Just lately I’ve become more aware of my ‘mature’ age.
It started when a client asked me if I have grandchildren – eek! And then there’s the student on the Hypnotherapy course I’m co-presenting. She’s in her mid-thirties and looks at me in disbelief when I mention people such as Ken Dodd or Robert Powell.
Fortunately my training in Solution Focused Hypnotherapy means that, although my celebrity knowledge may be decades behind the times, I know that increasing age doesn’t mean that my brain needs to degenerate.
In the last 20 to 30 years neuroscientists have discovered that our brains are ‘plastic’. That means we can change the way our neurons are wired together. Who we are and what we are capable of is a product of the way our brain cells are interconnected. With almost 100 billion neurons, the possibilities are endless.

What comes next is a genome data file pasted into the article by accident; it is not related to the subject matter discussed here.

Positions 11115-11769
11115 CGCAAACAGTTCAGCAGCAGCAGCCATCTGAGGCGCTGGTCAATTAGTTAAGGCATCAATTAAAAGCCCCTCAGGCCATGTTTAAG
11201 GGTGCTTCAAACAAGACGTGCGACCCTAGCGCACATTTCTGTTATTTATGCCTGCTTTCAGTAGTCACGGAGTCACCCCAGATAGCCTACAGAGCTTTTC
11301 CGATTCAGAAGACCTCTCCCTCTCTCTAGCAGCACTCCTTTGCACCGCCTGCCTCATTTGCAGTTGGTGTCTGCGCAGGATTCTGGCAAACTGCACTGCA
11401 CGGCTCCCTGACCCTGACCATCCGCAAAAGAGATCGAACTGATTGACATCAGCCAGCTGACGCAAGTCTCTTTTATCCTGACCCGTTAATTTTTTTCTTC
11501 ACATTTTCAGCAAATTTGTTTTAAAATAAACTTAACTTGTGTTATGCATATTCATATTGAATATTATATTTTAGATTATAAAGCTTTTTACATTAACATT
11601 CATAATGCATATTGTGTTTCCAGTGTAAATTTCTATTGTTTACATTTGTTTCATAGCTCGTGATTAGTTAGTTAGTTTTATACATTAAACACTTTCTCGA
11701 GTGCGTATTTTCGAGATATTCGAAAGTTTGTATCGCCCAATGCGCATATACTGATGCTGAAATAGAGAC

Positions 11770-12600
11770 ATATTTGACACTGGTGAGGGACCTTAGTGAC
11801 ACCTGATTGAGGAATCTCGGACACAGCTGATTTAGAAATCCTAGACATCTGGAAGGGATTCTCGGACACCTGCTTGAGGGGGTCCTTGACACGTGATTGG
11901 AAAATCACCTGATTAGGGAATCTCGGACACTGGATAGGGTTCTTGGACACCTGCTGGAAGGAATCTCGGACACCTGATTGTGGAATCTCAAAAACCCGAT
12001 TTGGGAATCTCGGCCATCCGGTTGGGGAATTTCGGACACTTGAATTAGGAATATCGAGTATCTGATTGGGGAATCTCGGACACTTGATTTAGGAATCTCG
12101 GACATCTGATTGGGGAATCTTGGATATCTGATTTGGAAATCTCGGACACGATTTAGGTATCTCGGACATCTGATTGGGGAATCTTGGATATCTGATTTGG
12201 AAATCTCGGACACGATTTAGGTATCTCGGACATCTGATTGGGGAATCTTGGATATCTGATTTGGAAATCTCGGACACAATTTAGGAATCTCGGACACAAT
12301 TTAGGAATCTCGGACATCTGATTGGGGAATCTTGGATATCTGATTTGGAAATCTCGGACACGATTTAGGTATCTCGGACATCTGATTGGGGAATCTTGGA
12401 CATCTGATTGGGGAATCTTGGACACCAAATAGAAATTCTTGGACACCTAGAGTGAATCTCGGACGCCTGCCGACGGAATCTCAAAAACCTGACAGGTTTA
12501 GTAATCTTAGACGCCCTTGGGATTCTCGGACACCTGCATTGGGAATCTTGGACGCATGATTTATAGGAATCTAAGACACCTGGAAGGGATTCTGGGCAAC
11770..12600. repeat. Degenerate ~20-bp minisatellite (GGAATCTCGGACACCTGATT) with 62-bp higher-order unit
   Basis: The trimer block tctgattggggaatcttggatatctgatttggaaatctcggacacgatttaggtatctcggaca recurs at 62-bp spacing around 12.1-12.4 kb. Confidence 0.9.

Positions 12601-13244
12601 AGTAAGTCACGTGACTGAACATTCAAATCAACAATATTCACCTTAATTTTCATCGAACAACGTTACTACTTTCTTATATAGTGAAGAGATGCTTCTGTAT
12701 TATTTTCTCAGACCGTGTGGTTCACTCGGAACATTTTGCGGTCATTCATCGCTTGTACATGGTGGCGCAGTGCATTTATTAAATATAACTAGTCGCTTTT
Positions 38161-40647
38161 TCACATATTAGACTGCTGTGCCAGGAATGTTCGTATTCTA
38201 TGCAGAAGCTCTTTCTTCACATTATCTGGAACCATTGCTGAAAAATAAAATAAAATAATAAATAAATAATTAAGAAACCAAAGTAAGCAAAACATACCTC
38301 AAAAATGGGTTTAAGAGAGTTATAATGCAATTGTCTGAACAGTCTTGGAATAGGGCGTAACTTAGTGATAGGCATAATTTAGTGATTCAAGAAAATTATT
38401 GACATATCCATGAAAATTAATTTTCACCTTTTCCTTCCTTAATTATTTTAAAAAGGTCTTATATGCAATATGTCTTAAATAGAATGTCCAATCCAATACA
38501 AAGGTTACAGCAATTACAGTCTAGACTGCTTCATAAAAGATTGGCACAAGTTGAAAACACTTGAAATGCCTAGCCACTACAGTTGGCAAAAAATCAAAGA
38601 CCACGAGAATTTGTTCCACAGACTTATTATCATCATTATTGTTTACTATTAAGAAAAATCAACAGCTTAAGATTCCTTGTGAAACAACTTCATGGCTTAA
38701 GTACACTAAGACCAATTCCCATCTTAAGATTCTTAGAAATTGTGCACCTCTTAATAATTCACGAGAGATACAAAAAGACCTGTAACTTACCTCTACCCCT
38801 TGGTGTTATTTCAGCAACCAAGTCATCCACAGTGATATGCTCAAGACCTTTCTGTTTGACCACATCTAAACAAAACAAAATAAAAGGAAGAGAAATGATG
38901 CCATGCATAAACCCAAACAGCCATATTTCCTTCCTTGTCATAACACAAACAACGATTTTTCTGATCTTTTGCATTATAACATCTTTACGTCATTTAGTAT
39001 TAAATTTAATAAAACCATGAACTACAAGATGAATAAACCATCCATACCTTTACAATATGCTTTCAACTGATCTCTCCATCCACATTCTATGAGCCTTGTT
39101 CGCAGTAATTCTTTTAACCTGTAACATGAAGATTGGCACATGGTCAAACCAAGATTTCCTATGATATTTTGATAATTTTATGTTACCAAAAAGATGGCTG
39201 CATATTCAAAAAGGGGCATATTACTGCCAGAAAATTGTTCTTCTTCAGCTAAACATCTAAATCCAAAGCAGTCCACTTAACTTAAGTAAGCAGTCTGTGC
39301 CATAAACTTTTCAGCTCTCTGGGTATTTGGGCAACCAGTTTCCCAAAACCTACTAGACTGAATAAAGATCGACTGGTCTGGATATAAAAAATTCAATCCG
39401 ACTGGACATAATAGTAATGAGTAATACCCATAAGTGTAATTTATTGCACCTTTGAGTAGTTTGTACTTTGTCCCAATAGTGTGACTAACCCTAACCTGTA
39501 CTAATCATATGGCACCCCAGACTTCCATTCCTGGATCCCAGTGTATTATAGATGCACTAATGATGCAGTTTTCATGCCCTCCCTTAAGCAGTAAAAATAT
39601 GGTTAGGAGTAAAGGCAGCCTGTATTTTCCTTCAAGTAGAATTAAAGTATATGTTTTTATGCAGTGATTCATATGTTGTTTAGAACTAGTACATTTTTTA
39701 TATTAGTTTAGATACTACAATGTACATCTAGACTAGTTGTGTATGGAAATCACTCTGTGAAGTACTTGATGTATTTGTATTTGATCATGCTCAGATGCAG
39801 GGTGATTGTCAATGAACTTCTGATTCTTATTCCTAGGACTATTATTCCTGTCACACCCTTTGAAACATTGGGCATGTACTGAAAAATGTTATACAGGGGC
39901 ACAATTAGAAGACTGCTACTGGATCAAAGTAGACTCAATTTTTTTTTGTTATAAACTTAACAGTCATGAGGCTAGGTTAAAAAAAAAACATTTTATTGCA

And for those who don’t believe we can change the way we think or behave, MRI scanners now enable us to look inside living brains. As an example, it is fascinating to see the physiological differences in the brains of people who can read and those who have not yet learned to read, and then how those non-readers’ brains change once they have been trained to read.
Some of my more mature clients fear they may too old to change. Not so.
Our brains remain ‘plastic’ right up into old age (even older than me) and we can even reverse the negative effects of brain ageing through appropriate exercises, so we can restore our functions to the same levels as a 20 year old.
I can’t tell you how tickled I am to hear that!
You can find out more about keeping your brain young in this talk from neuroscientist Professor Michael Merzenich.